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Thread: Home Dialysis and Transplant
February 24, 2011, 04:31 PM #1Unregistered Guest
Home Dialysis and Transplant
I am going to start home dialysis in a few months. I was told today that it can affect your chances of get a transplant. I was wanting to know if this is true
February 24, 2011, 11:42 PM #2Resource/Policy Associate Registered User
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Judith, I hope you don't mind if I take a stab at this one.
Doing home dialysis certainly won't harm your chances of getting a transplant and it may help your chances if by doing dialysis at home you stay healthier. Many people who were on PD or home hemodialysis have had kidney or kidney-pancreas transplants. If you haven't already been evaluated for a transplant, talk with your doctor and the transplant program where your insurance will pay. Most transplant programs do not require a referral to talk with you. You be evaluated now and be added to the deceased donor transplant "waiting list" when your glomerular filtration rate (GFR) drops below 20. One of the factors that is considered in determining who gets a kidney besides how well the donated kidney "matches" you is time on the waiting list. If your evaluation shows you're a candidate for a transplant and you have a living donor, it's even more likely to get a transplant before doing dialysis since surgery on you and your donor can be scheduled to fit what's best for the two of you.
BTW, here's a website where you can find data on transplant programs in the U.S., including the number of transplants that they do each year, how their success rates compare to expected rates, and the average waiting time for a kidney from the deceased donor list.
http://www.srtr.org (see Program-Specific Reports)Beth Witten MSW ACSW LSCSW
Medical Education Institute, Inc.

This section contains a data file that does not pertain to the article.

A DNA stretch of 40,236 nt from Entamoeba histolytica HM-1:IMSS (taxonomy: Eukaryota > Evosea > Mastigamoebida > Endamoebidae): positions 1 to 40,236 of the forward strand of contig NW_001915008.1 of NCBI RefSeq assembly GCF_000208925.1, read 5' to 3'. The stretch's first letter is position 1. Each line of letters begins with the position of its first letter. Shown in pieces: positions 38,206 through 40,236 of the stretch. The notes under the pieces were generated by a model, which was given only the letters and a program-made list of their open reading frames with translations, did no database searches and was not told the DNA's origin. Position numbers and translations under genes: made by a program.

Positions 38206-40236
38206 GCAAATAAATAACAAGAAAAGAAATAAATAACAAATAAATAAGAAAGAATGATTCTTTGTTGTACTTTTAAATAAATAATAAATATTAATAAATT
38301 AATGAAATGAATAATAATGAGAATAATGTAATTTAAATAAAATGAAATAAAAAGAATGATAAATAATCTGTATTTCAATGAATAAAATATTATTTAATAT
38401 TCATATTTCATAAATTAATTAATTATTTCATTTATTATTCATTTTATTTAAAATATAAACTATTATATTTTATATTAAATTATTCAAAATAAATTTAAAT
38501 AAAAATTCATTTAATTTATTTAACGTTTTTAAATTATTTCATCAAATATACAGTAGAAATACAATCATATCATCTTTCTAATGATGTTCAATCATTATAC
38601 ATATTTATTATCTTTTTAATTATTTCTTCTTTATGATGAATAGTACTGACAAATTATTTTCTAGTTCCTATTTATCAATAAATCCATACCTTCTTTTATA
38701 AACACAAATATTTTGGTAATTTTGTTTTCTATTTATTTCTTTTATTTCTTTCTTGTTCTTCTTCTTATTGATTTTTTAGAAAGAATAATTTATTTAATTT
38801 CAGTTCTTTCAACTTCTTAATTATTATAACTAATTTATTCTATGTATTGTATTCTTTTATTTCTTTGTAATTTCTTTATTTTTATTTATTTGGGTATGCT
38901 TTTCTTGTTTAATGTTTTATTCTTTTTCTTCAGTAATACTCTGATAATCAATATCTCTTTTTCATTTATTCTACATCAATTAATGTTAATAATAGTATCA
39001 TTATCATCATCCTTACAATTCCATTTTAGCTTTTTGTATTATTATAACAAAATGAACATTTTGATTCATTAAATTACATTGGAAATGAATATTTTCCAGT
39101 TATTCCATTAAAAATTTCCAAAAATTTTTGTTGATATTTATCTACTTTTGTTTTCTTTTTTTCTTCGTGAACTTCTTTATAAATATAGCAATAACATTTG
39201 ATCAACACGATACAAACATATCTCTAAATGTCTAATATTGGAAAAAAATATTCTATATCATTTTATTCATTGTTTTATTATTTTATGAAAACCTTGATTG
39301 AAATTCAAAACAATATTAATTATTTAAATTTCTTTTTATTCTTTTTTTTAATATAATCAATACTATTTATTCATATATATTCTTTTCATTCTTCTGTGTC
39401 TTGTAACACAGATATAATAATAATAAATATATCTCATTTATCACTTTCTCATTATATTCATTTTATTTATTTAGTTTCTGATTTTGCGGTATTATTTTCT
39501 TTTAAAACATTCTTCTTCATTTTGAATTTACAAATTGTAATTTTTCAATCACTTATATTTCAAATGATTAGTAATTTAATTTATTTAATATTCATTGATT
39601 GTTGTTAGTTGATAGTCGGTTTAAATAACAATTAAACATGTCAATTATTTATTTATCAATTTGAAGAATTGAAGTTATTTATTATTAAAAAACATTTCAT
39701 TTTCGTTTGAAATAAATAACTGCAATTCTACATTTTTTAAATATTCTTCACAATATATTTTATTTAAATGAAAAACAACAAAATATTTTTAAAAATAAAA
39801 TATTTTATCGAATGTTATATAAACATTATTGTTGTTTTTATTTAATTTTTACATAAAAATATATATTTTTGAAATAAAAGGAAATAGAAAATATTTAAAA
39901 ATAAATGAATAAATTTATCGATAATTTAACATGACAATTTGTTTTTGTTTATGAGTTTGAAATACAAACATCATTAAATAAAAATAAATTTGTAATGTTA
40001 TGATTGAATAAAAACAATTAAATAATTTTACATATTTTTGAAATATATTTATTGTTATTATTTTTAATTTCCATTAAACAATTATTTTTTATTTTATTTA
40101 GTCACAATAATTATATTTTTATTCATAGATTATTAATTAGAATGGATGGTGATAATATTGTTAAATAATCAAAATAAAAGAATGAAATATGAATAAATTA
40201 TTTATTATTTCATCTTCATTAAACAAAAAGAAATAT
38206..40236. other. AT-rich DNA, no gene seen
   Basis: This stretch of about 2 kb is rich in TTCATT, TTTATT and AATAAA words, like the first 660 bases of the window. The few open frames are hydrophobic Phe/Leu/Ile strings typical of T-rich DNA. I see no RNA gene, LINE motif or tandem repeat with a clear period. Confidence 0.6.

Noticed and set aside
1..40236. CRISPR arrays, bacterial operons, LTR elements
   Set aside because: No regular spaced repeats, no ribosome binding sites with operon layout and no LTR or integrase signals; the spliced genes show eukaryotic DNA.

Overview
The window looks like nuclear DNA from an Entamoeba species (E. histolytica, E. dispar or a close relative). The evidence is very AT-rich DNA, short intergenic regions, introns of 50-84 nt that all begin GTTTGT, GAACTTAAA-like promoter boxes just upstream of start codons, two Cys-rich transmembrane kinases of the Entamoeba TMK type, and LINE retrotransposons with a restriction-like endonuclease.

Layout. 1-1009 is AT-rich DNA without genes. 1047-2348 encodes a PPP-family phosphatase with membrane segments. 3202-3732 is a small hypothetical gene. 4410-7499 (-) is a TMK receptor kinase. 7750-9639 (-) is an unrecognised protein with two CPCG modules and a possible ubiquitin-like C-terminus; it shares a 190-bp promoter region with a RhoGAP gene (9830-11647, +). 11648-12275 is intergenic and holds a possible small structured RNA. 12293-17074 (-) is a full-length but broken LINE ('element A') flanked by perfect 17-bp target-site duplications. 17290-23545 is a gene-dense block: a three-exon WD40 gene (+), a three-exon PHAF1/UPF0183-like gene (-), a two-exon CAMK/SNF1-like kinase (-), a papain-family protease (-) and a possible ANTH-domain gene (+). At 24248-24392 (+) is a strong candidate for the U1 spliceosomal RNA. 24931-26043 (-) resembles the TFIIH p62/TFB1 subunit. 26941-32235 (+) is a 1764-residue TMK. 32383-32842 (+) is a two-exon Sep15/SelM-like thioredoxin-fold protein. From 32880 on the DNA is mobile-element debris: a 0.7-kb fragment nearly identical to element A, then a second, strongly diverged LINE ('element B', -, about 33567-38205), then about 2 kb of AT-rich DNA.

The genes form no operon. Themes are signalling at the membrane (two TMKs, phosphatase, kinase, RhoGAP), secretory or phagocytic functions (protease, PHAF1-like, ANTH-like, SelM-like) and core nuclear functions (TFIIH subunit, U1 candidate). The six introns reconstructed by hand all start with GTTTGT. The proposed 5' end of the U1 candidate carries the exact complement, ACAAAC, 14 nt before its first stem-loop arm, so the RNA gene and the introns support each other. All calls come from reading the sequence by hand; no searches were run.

February 25, 2011, 09:50 AM #3Member Registered User
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Just a couple of extra thoughts for you. There are several studies showing that those who are on peritoneal dialysis before a kidney transplant have better outcomes--that is they are less likely to have rejection of the transplant (and more likely for their body to accept the new kidney) than those who are on hemodialysis before a transplant. So going on PD at home is a plus for those hoping to have a transplant in the future. Also, if you start with hemodialysis, many in the US have hemodialysis catheters, a temporary access for dialysis, which carries a much higher risk of infection than a permanent access (fistula for HD or PD catheter for PD). If you are planning a transplant and have an infection, the transplant will have to be postponed. So being on PD before a transplant is probably the best for you. And finally, the allocation of kidney transplants is the same whether you are on HD or PD.
February 25, 2011, 07:58 PM #4Junior Member Registered User
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Oh my goodness, no! I have been on home dialysis for two years, and since i've been sick, they have been the healthiest yet! Congratulations for choosing home dialysis; if you like being in charge of your health it's for you. I have three children, and have been able to go back to college. On the incenter dialysis, I left three times a week feeling like a wet washcloth the rest of that day. My bloodwork is soooo much better now. I was able to stop taking all of my blood pressure meds!!! If you have any more questions about home dialysis, give me a shout!!!!
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